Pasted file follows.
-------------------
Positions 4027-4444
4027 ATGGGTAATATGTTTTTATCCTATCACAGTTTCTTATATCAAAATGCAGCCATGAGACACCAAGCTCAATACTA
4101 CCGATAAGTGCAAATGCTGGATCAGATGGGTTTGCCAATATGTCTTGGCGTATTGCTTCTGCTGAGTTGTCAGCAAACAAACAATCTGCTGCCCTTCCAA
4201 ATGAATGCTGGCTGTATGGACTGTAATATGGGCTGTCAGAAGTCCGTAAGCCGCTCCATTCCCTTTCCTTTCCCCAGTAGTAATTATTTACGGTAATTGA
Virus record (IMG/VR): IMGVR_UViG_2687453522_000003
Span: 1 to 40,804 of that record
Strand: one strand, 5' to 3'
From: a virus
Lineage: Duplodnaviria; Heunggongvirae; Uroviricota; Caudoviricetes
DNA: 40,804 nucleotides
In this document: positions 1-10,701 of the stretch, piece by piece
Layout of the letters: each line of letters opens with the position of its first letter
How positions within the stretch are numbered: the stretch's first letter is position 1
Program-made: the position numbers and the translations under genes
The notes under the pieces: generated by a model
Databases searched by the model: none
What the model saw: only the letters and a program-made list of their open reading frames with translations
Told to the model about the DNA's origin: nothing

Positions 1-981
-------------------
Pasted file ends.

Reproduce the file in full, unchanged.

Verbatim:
Positions 4027-4444
4027 ATGGGTAATATGTTTTTATCCTATCACAGTTTCTTATATCAAAATGCAGCCATGAGACACCAAGCTCAATACTA
4101 CCGATAAGTGCAAATGCTGGATCAGATGGGTTTGCCAATATGTCTTGGCGTATTGCTTCTGCTGAGTTGTCAGCAAACAAACAATCTGCTGCCCTTCCAA
4201 ATGAATGCTGGCTGTATGGACTGTAATATGGGCTGTCAGAAGTCCGTAAGCCGCTCCATTCCCTTTCCTTTCCCCAGTAGTAATTATTTACGGTAATTGA
Virus record (IMG/VR): IMGVR_UViG_2687453522_000003
Span: 1 to 40,804 of that record
Strand: one strand, 5' to 3'
From: a virus
Lineage: Duplodnaviria; Heunggongvirae; Uroviricota; Caudoviricetes
DNA: 40,804 nucleotides
In this document: positions 1-10,701 of the stretch, piece by piece
Layout of the letters: each line of letters opens with the position of its first letter
How positions within the stretch are numbered: the stretch's first letter is position 1
Program-made: the position numbers and the translations under genes
The notes under the pieces: generated by a model
Databases searched by the model: none
What the model saw: only the letters and a program-made list of their open reading frames with translations
Told to the model about the DNA's origin: nothing

Positions 1-981